Ordinary Sunday Brunch: Culture Quick Links


Ordinary Sunday Brunch

Music Links

[Mu1] How British/European “library music” was never supposed to be released commercially, and made it the perfect backbone for American hip-hop sampling. “‘The Champ’, which has gone on to be one of the most sampled tracks in hip-hop history (whosampled.com lists 661 uses, from Afrika Bambaataa in hip-hop’s earliest days, to Frank Ocean and Nicki Minaj today).“I can never understand why anyone goes ape about three organ notes I play in ‘The Champ’,” he says.”

“They’re the right three notes, Alan,” Bennett replies, gently.

[Mu2] Rare bipartisanship in DC, but it was achieved over the much discussed Music Modernization Act; ““For the modern U.S. Senate to unanimously pass a 185-page bill is a herculean feat, only achievable because of the grit, determination and mobilization of thousands of music creators across the nation. The result is a bill that moves us toward a modern music licensing landscape better founded on fair market rates and fair pay for all.”

[Mu3] Discover New Talent At Umbria Jazz, One Of Italy’s Top Music Festivals

Art Links

[Ar1] Fine art is having a good run lately in pop culture.

[Ar2] “This arrestingly unequal pattern of global income distribution has become known, famously (at least to economists), as the elephant graph. What does this have to do with the art market? Well, pretty much everything.

[Ar3] The Art of Puzzle-Making

History Links

[Hi1] Galileo had evidence suggesting that Earth orbits the sun (not the other way around), but he also knew it was a dangerous claim.

[Hi2] How to write a story intro; “The oldest known animal in history has been discovered thanks to some well-preserved animal fat that’s been sitting in northwest Russia for the past 558 million years.”

[Hi3] “Their mother consented and the sisters’ agreed to join. ‘Only later did he tell us what we’d actually have to do: sabotage bridges and railway lines,’ Truus told Jonker. ‘And learn to shoot, to shoot Nazis,’ he added. ‘I remember my sister saying: ‘Well, that’s something I’ve never done before!’

Food Links

[Fo1] About time: a concerted effort to fix hospital food into something edible.

[Fo2] KFC sells some really cool stuff; just not in the USA.

[Fo3] It Will Soon Be Legal to Sell Home-Cooked Food in California: The Homemade Food Operations Act launches a permitting system regulated by California counties on January 1.

Sports Links

[Sp1] “Nike shares have surged 36 percent on the year, making the company the top performer on the Dow’s index of 30 blue-chip stocks. The run-up includes a nearly 5 percent increase since Nike’s Labor Day announcement that Kaepernick would be featured in its campaign, adding nearly $6 billion to the company’s market value.”

[Sp2] Sam has been on the MSU scandal, but this columnist points out the Big Ten has more than one problem right now.

[Sp3] Show Me The Money: Sports Betting Off And Running.

Senior Editor
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Born and raised in West Virginia, Andrew has since lived and traveled around the world several times over. Though frequently writing about politics out of a sense of duty and love of country, most of the time he would prefer discussions on history, culture, occasionally nerding on aviation, and his amateur foodie tendencies. He can usually be found misspelling/misusing words on Twitter @four4thefire.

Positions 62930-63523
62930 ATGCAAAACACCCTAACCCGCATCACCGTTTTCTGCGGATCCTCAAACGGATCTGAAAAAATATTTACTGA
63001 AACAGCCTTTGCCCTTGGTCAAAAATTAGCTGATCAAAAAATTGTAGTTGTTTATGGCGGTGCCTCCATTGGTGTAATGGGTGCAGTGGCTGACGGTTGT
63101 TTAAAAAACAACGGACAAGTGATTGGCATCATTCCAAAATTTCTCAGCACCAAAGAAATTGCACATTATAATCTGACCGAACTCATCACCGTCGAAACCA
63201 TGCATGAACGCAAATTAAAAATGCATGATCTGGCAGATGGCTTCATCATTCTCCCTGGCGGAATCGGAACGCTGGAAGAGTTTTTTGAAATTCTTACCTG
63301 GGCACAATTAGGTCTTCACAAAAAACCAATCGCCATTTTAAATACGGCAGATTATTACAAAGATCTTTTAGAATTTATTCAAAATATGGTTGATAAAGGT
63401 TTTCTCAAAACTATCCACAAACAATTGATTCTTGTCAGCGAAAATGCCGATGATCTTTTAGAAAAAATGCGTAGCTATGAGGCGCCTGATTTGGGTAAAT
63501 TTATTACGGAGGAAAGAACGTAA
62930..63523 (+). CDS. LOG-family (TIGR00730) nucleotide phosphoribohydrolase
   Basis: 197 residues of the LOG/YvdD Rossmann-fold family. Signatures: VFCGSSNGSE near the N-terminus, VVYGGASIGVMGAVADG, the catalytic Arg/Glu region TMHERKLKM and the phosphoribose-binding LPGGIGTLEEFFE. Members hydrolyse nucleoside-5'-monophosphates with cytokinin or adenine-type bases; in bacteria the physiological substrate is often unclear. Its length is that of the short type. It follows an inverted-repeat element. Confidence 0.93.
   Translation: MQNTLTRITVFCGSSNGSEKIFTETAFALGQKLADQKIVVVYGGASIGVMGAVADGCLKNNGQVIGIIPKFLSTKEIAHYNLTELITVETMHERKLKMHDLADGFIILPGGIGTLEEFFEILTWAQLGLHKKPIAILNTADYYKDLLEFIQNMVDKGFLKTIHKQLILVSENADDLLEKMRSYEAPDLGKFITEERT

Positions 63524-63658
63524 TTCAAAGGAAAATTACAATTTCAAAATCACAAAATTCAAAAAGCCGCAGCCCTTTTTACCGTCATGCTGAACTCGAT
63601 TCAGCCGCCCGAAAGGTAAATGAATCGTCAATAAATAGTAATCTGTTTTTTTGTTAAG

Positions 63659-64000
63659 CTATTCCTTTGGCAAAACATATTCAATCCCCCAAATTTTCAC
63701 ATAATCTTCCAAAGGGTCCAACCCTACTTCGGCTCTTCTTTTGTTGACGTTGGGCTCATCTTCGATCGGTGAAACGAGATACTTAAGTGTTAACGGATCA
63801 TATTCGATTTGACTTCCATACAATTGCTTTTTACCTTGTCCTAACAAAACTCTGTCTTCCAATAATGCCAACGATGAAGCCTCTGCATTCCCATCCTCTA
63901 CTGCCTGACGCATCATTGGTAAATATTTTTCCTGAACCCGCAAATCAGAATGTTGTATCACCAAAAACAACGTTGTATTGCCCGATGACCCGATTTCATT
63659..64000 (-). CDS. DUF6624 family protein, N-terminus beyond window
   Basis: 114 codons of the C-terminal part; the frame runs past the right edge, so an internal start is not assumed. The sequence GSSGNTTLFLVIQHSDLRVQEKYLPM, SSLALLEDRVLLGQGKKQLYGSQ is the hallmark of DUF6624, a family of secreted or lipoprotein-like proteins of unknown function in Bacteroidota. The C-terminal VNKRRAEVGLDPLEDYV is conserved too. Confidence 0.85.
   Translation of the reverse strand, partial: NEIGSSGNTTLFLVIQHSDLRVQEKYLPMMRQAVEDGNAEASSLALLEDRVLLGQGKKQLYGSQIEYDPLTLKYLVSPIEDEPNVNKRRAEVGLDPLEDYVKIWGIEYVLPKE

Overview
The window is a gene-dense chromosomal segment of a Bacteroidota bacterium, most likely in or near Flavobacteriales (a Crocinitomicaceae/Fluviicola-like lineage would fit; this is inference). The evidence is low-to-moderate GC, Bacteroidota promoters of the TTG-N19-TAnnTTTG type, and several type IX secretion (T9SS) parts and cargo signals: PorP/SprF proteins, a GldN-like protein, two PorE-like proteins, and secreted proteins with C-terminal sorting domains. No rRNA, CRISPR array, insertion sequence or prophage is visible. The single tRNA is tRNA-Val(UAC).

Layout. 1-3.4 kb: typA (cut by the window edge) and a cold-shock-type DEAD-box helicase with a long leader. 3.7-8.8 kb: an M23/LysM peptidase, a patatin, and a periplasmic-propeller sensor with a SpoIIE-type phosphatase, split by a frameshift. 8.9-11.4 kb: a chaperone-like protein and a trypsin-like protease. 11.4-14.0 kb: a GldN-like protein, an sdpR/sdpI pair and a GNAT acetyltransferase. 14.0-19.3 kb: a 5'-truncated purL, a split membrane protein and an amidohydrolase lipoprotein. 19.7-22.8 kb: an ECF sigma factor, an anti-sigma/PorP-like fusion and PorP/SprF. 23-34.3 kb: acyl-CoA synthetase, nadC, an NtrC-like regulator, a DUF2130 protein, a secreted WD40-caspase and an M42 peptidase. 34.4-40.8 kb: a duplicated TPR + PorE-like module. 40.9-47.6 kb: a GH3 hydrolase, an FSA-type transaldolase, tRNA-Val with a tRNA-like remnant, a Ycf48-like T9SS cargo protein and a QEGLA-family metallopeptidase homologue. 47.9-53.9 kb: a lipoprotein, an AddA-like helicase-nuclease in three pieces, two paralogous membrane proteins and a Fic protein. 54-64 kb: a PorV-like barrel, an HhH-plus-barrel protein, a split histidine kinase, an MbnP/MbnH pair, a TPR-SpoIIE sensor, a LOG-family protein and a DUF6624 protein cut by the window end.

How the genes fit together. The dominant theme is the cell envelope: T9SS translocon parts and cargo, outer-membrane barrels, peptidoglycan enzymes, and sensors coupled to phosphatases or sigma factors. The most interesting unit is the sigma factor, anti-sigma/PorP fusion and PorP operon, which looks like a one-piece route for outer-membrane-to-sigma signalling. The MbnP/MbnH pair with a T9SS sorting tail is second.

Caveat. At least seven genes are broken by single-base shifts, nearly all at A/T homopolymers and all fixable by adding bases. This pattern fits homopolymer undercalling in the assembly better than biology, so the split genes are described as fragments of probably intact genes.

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8 thoughts on “Ordinary Sunday Brunch: Culture Quick Links

  1. Ar1: Links to a story about an Umbrian jazz festival. Andrew pulled a Will.

    F2: What Lee said. They seem to be catering to local tastes. How are unique and creative ice cream flavors doing outside of major cities with substantial hipster-foodie-bougie combinations. Green Tea is old hat for places like SF, Portland, and NYC. Salt and Straw has a Matcha and Black Raspberry ice cream that I like a lot. But do the unique ice cream places exist outside of college towns and major cities?

    Pitchfork gives us their take on the top 200 albums of the 1980s:


    I always think these lists are interesting for what they say about the people who make them rather than what people listened to in the 1980s. In this case, I’m guessing the compiler are mainly hipster-indie types in their 20s and 30s. Maybe some get up their early 40s. I love New Order but my understanding is that they were not that big outside of the UK in 1980s except in certain college markets and/or the rare city with a Modern rock radio station like KROQ in LA or WLIR/WDRE on Long Island. They seem to be getting a lot of revisionism by the cool kids. There are the proto-indie rockers and hardcore acts which would be typical of the hipster set like the Pixies, Sonic Youth, the Smiths, Husker Du, Talking Heads, R.E.M., Galaxie 500 (never heard of them before but you could tell me that they were from Brooklyn crica 2010 and I would think it plausible), Big Black. 40-50 percent of the list appears to be hip-hop from the super famous (Salt n’ Peppa, De La Soul, N.W.A.) to a lot of really obscure stuff that I’ve never heard of before. There are the really big and obvious 80s stuff from Michael Jackson, Prince, Guns n’ Roses (Appetite for Destruction seems to be included because it is ur 80s hair metal band and the copy reads as such), Janet Jackson, Whitney Houston. There is even some World Music. No country though, not even Bonnie Raitt.

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  2. Fo3: Good. I appreciate the need for regulation in the name of food safety, but when the regulations basically become protections for restaurants and caterers, it stops being justifiable.

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